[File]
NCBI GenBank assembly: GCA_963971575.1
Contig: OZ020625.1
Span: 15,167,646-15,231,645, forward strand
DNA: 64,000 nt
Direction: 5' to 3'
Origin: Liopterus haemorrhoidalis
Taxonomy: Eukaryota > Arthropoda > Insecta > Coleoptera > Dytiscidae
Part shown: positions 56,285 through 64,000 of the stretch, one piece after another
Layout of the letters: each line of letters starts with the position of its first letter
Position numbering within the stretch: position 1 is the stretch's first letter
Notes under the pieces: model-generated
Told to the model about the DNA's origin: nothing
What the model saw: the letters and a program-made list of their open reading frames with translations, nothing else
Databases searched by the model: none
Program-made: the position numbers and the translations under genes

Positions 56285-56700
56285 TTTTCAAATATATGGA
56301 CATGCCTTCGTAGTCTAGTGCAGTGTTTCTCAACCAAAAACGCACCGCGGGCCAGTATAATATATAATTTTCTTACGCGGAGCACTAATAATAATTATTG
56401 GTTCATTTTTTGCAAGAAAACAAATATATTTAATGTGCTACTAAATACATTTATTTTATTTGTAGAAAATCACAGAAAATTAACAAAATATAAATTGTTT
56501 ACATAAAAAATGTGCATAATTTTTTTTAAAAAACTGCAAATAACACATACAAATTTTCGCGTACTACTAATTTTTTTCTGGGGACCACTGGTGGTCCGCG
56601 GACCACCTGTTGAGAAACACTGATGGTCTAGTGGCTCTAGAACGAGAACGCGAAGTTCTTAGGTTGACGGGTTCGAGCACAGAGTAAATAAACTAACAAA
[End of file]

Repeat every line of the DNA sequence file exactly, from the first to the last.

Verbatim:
NCBI GenBank assembly: GCA_963971575.1
Contig: OZ020625.1
Span: 15,167,646-15,231,645, forward strand
DNA: 64,000 nt
Direction: 5' to 3'
Origin: Liopterus haemorrhoidalis
Taxonomy: Eukaryota > Arthropoda > Insecta > Coleoptera > Dytiscidae
Part shown: positions 56,285 through 64,000 of the stretch, one piece after another
Layout of the letters: each line of letters starts with the position of its first letter
Position numbering within the stretch: position 1 is the stretch's first letter
Notes under the pieces: model-generated
Told to the model about the DNA's origin: nothing
What the model saw: the letters and a program-made list of their open reading frames with translations, nothing else
Databases searched by the model: none
Program-made: the position numbers and the translations under genes

Positions 56285-56700
56285 TTTTCAAATATATGGA
56301 CATGCCTTCGTAGTCTAGTGCAGTGTTTCTCAACCAAAAACGCACCGCGGGCCAGTATAATATATAATTTTCTTACGCGGAGCACTAATAATAATTATTG
56401 GTTCATTTTTTGCAAGAAAACAAATATATTTAATGTGCTACTAAATACATTTATTTTATTTGTAGAAAATCACAGAAAATTAACAAAATATAAATTGTTT
56501 ACATAAAAAATGTGCATAATTTTTTTTAAAAAACTGCAAATAACACATACAAATTTTCGCGTACTACTAATTTTTTTCTGGGGACCACTGGTGGTCCGCG
56601 GACCACCTGTTGAGAAACACTGATGGTCTAGTGGCTCTAGAACGAGAACGCGAAGTTCTTAGGTTGACGGGTTCGAGCACAGAGTAAATAAACTAACAAA